I guess I'll never know for sure, but I'm 99% sure that when I got stuck on the threshold, I pushed the joystick forward thinking it would give it more power to get over the bump. When it suddenly became unstuck, it had that command stored up and it carried out what I had told it to do. I'll have to look in the manual to see if there is any warning about this. If there isn't, there should be.

The other possibility is that the dog leash got stuck on the joystick and pulled it forward. This is highly unlikely, especially considering the fact that I didn't run into my dog at all during the incident. She was on my left side, I went to the right. Had her leash been caught, it would have gone to the left, not right. I'm certain she was on my left side because had she been on the right side, I most definitely would have run into her.

Live and learn. I do not plan on anymore flights in my current iBOT. Maybe the next generation of the iBOT will have flying capabilities! :D

Wednesday, April 29, 2009

Wheelchair Kamikaze

This doesn't have much to do with the iBOT, (although he does talk about being face to ass level quite a bit in his videos), but this guy is so funny.

http://www.wheelchairkamikaze.com/

Tuesday, April 28, 2009

6 days after the iBOT test flight

I think I've finally recovered emotionally from last weeks incident. My arm is still hurting. I ended up going to the doctor today. X-rays were taken. No breaks. It still hurts to push myself and do transfers though.

Day 5


Day 6


An IT tech came over to retrieve the data from the bot. I'll probably give them a call tomorrow to find out if they were able to determine what happened. Someone had left a comment here saying that there would be no info to retrieve since it didn't throw a wrench, but the IT tech said it would all be there. No offense to the anonymous person who left that comment, and even though it seems you are quite familiar with the iBOT, I don't know who you are. Therefore, I'm more trusting of the IT tech.

One of the ladies who saw me go down the stairs stopped by to see how I was doing. She said I was going so fast and she thinks my wheels never even touched the steps. Oh how I wish I had that on video! I could put it up on youtube and say, "Look how brave I am!" LOL. But seriously, I still feel extremely lucky that I didn't get seriously hurt or killed.

p.s. IT tech looked over the bot and said he didn't see any damage.

Thursday, April 23, 2009

Update on my injuries

My arm/wrist doesn't hurt quite as much today. Doing transfers is very painful though, so I'm doing that as little as possible. I've had lots of people tell me I should go to the doctor, but that would involve numerous transfers, and I don't want to do that.

So pretty...

It itches like crazy today

As for other injuries, my shoulder is pretty raw today. Also, I originally did not think I bumped my head. Turns out I did. I've got a bump on the back of my head, but it only hurts when I touch it. Also, my neck hurts today.

I was talking to a friend this morning who also has an iBOT and he said that he has noticed that when the casters get stuck on something, it makes the iBOT "whip". I'm pretty sure this is what happened yesterday. It whipped and was out of control for a few seconds. I don't know, but maybe this happens with all powerchairs?

As for why it didn't tip over on me.... that is still a mystery. I think maybe I was going so fast that when I launched off that top step, I kinda flew down the steps. I looked at the landing this morning, and I can see where my footrest hit the landing and skidded for a few feet. I took video of it, but haven't uploaded it yet. I'll hopefully do that tonight.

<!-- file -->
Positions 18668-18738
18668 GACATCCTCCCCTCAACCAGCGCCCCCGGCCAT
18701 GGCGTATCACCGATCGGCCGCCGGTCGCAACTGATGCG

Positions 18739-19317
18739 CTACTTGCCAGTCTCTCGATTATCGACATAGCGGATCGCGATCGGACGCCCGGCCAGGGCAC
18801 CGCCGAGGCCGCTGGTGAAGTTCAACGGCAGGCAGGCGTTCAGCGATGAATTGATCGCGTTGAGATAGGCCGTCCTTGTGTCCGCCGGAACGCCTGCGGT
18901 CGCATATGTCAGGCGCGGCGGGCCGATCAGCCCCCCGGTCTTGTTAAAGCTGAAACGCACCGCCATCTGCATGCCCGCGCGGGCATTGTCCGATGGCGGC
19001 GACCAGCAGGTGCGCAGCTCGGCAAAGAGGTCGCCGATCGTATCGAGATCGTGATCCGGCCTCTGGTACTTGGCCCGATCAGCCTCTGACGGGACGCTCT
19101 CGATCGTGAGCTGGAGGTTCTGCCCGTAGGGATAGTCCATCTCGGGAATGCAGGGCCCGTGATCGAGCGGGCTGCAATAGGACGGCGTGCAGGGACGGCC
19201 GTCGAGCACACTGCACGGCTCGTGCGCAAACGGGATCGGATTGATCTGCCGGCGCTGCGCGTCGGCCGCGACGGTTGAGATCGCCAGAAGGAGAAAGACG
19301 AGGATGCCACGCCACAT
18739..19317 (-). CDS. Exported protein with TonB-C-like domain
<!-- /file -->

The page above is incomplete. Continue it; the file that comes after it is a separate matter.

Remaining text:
I'm wanting to know exactly what happened so that a) I'll be able to possibly prevent it from happening again, b) I will know what to do if it does happen again, and c) iBOT engineers can better understand what happened and can maybe fix the problem in their future designs.

Wednesday, April 22, 2009

I had an iBOT accident today

I was leaving my house this morning to take my dogs for a walk. I was in my iBOT, in Standard Function, and in Speed 2. There is about a 1 inch threshold to get over to get out my front door. If I hit it straight on, the iBOT casters get stuck on it. If i hit it at a bit of an angle, one caster will pop up onto it and then the other one will go up and over it as well. Today I hit it straight on. My dog was really, really excited to be going for a walk and so instead of wasting time by backing up my iBOT and hitting it at an angle, I decided to give it a little more power and I pushed the joystick forward. I held the joystick completely forward for just a second or two and right before I decided it wasn't going to work and I had to backup and hit it at an angle (or sometimes I transition to 4 Wheel Drive), it popped up over it. It didn't stop though after popping over it. At this point, I knew I was in trouble and so both my hands were trying to grab onto something so that I could pull myself out of the chair. Now normally after I get over the threshold, I turn to the left and go down my ramp. This time, completely out of my control, the iBOT went to the right, which is where the steps are. I saw I was headed for the steps and I couldn't stop the iBOT and also coudn't get myself out of the chair and I screamed, "No, no, no!" as in "No, I'm not ready to die!" because I knew I was about to go down those steps. Down the steps I went (there are five of them). I stayed in the iBOT down all 5 stairs. It was super fast and I think it was at full speed when it launched. I'm thinking it kinda flew down the stairs because it didn't tip over at all. It came to a complete stop about 2 feet from the bottom step. At this point, I fell out of the chair and I landed on my right side in my driveway. The iBot did not tip over and it did not run over me or land on me. Some ladies were walking by at the time and they picked me up and put me back in. The iBOT did not throw a wrench, and I drove it back into the house with no problems. I have a small scrape on my right knee, my right shoulder is scraped up, and my left wrist is swollen and bruised. I don't know what happened to my wrist but I think maybe I injured it when I was trying to grab onto something before I went down the steps. Amazingly I didn't break any bones (despite my osteoporsis) and I didn't even bonk my head. I'm finding it quite strange that I got away with such minor injuries. The iBOT does not seem to be damaged in any way.